Media Release: 3rd International Property Rights Index 2009

Lahore February 24, 2009: In a study released today in Pakistan by Alternate Solutions Institute, Pakistan’s first free market think tank, data shows that countries that protect physical and intellectual property rights enjoy nearly nine times higher GDP per capita than countries ranking lowest in property rights protections. The study, the 2009 International Property Rights Index (IPRI), compared the protections of physical and intellectual property to economic stability in 115 countries representing 96 per cent of the world’s GDP.


Well being of the poor linked to the protection of property rights – 3rd International Property Rights Index 2009

Pakistan ranks at 90 out of 115 countries; India at 46th; Bangladesh at the bottom

In Legal and Physical Environment, Bangladesh is ahead of Pakistan

In Gender Equality for property rights, Pakistan ranks 81 out of 90 countries

Lahore February 24, 2009: In a study released today in Pakistan by Alternate Solutions Institute, Pakistan’s first free market think tank, data shows that countries that protect physical and intellectual property rights enjoy nearly nine times higher GDP per capita than countries ranking lowest in property rights protections. The study, the 2009 International Property Rights Index (IPRI), compared the protections of physical and intellectual property to economic stability in 115 countries representing 96 per cent of the world’s GDP. Alternate Solutions Institute and 54 organizations from six continents as members of the Property Rights Alliance based in Washington, D.C. which through its Hernando de Soto Fellowship program prepares the Index, are releasing the IPRI 2009 today.

“It is protection of one’ property that incentives the creation of wealth, whereas in Pakistan in the absence of an efficient system of justice, not only the protection of property rights but protection of property itself continues to be a CHALLENGE for the government,” said Dr. Khalil Ahmad, Executive Director of the Institute.

This year Pakistan’s score on the scale of IPRI rose to 4.0 from last year’s 3.9 (out of 10), and its rank improved to 90 from 93 (out of 115 countries). But in “Legal and Political Environment” component that studies Judicial Independence, Rule of Law, Political Stability, and Control of Corruption, Pakistan performed badly. In this component, Pakistan’s score declined from 3.0 to 2.7. Though in other two components, Physical Property Rights and Intellectual Property Rights Pakistan has improved its position from 5.8 to 6.0 and 2.8 to 3.3 respectively, but as the authors of the Index too admit, “Pakistan has slightly improved the overall IPRI score and climbed up the ranking, however, for the greater improvement of the protection of the property rights, the legal and the political environment is a main contributory factor.”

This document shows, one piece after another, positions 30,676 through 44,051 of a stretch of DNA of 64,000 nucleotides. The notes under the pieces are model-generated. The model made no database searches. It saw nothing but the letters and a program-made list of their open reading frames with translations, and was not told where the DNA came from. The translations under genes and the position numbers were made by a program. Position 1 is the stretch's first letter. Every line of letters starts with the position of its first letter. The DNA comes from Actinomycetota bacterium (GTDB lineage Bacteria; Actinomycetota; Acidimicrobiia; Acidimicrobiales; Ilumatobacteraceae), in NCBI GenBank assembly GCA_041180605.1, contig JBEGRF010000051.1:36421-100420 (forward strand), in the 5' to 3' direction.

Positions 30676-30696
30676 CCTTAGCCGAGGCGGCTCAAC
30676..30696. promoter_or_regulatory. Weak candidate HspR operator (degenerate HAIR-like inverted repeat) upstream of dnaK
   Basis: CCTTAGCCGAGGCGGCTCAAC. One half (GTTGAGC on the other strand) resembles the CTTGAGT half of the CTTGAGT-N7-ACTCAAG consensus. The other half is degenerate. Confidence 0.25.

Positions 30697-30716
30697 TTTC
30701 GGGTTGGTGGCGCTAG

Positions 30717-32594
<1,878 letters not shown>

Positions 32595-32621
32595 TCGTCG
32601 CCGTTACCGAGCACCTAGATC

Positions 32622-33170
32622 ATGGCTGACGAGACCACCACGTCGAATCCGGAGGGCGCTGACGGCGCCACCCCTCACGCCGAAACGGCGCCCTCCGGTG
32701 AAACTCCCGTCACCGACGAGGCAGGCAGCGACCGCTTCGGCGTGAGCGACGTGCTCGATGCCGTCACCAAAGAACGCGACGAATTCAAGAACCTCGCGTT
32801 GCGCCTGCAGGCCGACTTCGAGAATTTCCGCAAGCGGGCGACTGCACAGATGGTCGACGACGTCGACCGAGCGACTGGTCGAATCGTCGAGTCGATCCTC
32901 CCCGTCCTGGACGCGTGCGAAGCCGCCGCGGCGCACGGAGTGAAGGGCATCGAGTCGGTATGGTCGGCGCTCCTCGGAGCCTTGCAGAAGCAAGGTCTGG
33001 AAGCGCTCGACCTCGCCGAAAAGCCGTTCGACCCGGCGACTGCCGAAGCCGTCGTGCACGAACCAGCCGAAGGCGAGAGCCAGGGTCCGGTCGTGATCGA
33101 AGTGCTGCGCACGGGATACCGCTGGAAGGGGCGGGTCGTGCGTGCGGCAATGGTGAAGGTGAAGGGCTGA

In Gender Equality for property rights, Pakistan and Bangladesh are in close affinity: Pakistan is ranked at 81 out of 90 countries with a score of 4.9, and Bangladesh at 89 with a score of 5.0. In the same area, India is far ahead of Pakistan with a score of 6.6 and ranking at 49. In Intellectual Property Rights, India ranks at 49, Pakistan and Bangladesh lagging behind at 97 and 111 respectively. In Physical Property Rights, India is at 36, whereas Pakistan at 48 and Bangladesh at 115. Surprisingly, in Legal and Political Environment, Bangladesh is ahead of Pakistan with its ranking at 108, while Pakistan stands at 107th position. In the same area India is at 53.

This year too the top country is Finland with 8.6 score whereas the bottom country is Bangladesh with 2.5.

Hernando De Soto, whose seminal work on property rights led to the conception of the IPRI, said this year’s results “continue to point out the relationship between a strong property rights system and a country’s economic well-being, revealing that much still needs to be done to extend property rights to more people, especially the poor.”

The International Property Rights Index provides the public, researchers and policymakers, from across the globe, with a tool for comparative analysis and future research on global property rights. The Index seeks to assist underperforming countries to develop robust economies through an emphasis on sound property law.

Download the full report (PDF)

For more information, such as a country-by-country analysis, list of global partner organizations, or the report in its entirety, visit www.InternationalPropertyRightsIndex.org.

Khalil Ahmad
Executive Director

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